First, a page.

Print in the Channel - issue #8


A cut above GDPR has put the onus on businesses and employees to dispose of their data in secure ways, wherever they may be based – although a significant minority do not do so. This is why confidential shredding is so important for all employees.

Hybrid working is now the norm for millions of employees across the country post- pandemic, but in some cases, security measures have not kept pace, which can leave businesses exposed to the risk of data breaches or falling foul of the General Data Protection Regulation (GDPR), both of which can have a serious impact on a business. A 2022 survey by Shred-it UK found that while 88% of respondents said they deal with confidential papers in their job, 24% said they do not always follow their workplace policy on destroying confidential information when working from home. The risk of confidential or sensitive information leaking out also increased, as four in 10 of those surveyed said their home workspace was shared with others, and half admitting that others in the house could access or see the confidential information. “Many workers are seeing the benefits that hybrid working can offer, but the survey results are concerning because they show confidential business data could be at a greater risk,” says Toby Black, Shred-it’s UK senior vice president. Shred-it’s survey also revealed confusion over who is mainly responsible for destroying and recycling paper and hard drives when working remotely. Of the 1,000 home workers polled in the online survey, 43% said it was their employer’s responsibility and 45% said it was theirs. In addition, 34% of those surveyed said they shred and recycle the paper, notebooks and printouts they use when working outside their office; but 18% don’t recycle shredded work documents when at home and/or just put documents in the bin. Other respondents admitted that they don’t have time or think it’s important to shred confidential documents. GDPR But this means that employees and businesses could be breaking the GDPR. “GDPR was introduced in May 2018 to regulate data protection and privacy across Europe,” explains Jeremy Cooper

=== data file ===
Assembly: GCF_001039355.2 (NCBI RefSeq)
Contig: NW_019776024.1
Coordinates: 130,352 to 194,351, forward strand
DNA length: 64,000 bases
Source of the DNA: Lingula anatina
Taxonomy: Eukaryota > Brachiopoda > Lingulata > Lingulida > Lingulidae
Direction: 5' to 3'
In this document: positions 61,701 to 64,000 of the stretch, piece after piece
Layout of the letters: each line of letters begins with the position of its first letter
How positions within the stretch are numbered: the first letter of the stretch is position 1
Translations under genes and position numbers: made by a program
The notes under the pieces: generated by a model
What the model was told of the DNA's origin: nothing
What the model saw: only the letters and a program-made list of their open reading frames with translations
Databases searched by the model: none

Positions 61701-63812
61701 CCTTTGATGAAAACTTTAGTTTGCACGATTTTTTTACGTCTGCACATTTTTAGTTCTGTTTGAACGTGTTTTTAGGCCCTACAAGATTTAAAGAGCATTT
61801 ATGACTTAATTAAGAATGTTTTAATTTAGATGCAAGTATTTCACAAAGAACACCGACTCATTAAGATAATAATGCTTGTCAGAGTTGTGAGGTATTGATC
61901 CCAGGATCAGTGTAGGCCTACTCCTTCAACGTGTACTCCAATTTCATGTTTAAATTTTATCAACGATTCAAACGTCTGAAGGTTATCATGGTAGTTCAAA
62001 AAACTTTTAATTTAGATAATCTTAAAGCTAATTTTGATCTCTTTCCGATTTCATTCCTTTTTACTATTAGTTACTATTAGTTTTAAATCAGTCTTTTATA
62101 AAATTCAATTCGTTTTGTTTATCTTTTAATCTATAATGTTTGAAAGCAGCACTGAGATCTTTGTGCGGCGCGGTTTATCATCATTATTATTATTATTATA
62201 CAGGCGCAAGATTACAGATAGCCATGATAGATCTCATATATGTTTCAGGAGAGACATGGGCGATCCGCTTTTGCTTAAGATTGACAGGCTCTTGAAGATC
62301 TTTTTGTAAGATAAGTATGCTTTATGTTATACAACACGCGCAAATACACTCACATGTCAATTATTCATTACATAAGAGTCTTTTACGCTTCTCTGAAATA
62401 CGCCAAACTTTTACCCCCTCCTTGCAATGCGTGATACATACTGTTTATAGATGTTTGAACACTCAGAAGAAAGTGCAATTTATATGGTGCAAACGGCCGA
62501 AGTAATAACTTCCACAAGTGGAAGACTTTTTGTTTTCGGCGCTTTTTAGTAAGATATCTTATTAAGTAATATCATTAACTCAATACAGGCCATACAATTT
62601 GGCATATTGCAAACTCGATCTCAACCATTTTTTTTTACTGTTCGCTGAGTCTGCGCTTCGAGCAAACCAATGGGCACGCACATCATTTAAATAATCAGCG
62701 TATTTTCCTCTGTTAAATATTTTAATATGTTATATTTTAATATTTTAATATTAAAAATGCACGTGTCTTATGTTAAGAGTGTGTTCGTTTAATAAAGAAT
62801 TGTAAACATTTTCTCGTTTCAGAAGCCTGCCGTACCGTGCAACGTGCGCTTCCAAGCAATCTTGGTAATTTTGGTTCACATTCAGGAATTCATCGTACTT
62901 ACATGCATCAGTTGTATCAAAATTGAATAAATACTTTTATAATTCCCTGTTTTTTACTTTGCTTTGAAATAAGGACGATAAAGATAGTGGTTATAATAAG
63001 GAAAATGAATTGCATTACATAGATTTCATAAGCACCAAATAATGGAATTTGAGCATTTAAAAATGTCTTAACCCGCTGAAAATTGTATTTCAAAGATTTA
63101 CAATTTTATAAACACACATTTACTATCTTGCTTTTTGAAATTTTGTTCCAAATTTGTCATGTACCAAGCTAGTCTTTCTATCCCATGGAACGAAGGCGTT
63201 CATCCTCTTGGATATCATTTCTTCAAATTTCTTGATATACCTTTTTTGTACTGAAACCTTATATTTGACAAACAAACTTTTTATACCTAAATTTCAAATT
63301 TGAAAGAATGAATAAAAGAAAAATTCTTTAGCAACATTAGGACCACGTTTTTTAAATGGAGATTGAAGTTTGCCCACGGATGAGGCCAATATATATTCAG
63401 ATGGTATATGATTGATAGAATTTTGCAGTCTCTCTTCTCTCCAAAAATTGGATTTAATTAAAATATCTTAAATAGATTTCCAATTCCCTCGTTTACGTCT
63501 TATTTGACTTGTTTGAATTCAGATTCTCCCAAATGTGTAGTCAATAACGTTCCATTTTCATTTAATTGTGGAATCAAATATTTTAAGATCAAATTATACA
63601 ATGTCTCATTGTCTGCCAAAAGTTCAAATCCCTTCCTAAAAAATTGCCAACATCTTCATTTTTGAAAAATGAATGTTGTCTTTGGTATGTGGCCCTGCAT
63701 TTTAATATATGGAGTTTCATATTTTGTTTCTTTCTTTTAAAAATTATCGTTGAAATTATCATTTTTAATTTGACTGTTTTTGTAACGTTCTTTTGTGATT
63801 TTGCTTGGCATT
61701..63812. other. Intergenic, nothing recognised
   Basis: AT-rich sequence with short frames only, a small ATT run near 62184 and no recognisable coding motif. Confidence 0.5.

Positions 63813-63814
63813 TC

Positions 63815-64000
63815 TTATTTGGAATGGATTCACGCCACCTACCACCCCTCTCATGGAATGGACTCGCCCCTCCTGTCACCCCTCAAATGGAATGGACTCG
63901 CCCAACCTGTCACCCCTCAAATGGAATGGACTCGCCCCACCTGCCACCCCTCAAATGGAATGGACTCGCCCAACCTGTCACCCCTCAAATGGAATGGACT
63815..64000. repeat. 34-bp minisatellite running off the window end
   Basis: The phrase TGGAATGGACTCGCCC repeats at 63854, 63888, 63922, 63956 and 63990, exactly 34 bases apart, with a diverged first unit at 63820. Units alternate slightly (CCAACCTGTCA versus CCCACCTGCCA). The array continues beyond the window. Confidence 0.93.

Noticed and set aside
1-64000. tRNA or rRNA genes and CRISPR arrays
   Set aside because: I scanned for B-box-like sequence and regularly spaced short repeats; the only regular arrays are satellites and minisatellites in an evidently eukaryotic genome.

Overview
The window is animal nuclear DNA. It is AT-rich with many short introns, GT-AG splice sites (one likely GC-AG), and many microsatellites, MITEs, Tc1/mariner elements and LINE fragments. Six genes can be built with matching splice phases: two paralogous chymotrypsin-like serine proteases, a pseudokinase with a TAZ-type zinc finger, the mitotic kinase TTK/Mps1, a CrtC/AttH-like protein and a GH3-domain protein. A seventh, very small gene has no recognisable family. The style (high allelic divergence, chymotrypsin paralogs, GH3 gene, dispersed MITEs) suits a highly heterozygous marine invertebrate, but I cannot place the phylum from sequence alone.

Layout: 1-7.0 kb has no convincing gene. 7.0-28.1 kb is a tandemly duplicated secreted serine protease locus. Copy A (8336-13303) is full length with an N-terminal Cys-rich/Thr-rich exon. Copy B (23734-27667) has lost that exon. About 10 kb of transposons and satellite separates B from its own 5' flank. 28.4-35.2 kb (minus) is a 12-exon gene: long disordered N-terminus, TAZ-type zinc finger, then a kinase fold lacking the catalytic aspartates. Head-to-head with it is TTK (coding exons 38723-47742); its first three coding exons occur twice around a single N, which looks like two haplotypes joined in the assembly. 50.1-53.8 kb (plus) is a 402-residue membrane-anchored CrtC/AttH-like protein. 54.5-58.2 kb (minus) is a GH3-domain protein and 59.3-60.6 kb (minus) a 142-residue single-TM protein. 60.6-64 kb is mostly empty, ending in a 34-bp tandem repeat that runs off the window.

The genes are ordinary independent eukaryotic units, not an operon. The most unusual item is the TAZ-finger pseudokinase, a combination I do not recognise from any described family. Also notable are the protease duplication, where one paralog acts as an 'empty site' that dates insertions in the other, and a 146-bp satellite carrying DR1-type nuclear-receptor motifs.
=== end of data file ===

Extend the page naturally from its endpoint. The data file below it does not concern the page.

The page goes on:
from Fellowes. “Put simply, it refers to the process of ensuring that your organisation complies with the GDPR regulations that were introduced by the European Parliament five years ago. “The GDPR gives individuals more control over their personal information and ensures that companies and organisations are taking appropriate measures to securely protect this sensitive information no matter where their employees are working – in the office, at home or somewhere in between. “Non-compliance with GDPR regulations can result in severe penalties. If an organisation is found to be in breach of the GDPR, it could be fined 4% of its annual global turnover or 20 million euros, whichever is greater.” Elisabete Wells, regional marketing director, UK & Ireland, ACCO Brands EMEA, adds that it is a common misconception that GDPR only applies to digital records, when these regulations and their penalties apply to physical and virtual data. “With hybrid workers handling contracts, processing invoices and dealing with customers’ and team members’ sensitive information within the home environment, businesses and individuals risk being in violation of these rules, incurring fines, causing reputational damage and

Toby Black UK senior vice president

24% [of respondents] said they do not always follow their workplace policy on destroying confidential information when working from home. “ ”


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